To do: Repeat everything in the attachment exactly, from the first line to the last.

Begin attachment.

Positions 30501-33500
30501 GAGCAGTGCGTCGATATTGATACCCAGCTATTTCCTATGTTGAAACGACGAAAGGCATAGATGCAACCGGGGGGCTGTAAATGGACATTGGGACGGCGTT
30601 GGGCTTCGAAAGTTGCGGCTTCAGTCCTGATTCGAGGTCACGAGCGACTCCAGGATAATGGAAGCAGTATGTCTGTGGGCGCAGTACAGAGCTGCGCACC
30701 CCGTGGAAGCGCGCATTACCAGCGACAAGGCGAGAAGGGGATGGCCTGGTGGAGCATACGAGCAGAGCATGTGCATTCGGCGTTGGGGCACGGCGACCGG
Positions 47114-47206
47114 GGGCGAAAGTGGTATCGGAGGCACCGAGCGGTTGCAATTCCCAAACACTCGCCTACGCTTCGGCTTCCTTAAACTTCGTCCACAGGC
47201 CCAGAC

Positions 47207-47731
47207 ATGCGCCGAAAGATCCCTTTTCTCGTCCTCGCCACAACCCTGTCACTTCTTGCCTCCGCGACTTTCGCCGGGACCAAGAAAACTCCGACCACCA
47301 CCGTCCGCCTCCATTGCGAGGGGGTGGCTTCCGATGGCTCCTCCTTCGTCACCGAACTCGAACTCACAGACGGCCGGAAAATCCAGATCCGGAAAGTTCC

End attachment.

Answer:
Positions 30501-33500
30501 GAGCAGTGCGTCGATATTGATACCCAGCTATTTCCTATGTTGAAACGACGAAAGGCATAGATGCAACCGGGGGGCTGTAAATGGACATTGGGACGGCGTT
30601 GGGCTTCGAAAGTTGCGGCTTCAGTCCTGATTCGAGGTCACGAGCGACTCCAGGATAATGGAAGCAGTATGTCTGTGGGCGCAGTACAGAGCTGCGCACC
30701 CCGTGGAAGCGCGCATTACCAGCGACAAGGCGAGAAGGGGATGGCCTGGTGGAGCATACGAGCAGAGCATGTGCATTCGGCGTTGGGGCACGGCGACCGG
Positions 47114-47206
47114 GGGCGAAAGTGGTATCGGAGGCACCGAGCGGTTGCAATTCCCAAACACTCGCCTACGCTTCGGCTTCCTTAAACTTCGTCCACAGGC
47201 CCAGAC

Positions 47207-47731
47207 ATGCGCCGAAAGATCCCTTTTCTCGTCCTCGCCACAACCCTGTCACTTCTTGCCTCCGCGACTTTCGCCGGGACCAAGAAAACTCCGACCACCA
47301 CCGTCCGCCTCCATTGCGAGGGGGTGGCTTCCGATGGCTCCTCCTTCGTCACCGAACTCGAACTCACAGACGGCCGGAAAATCCAGATCCGGAAAGTTCC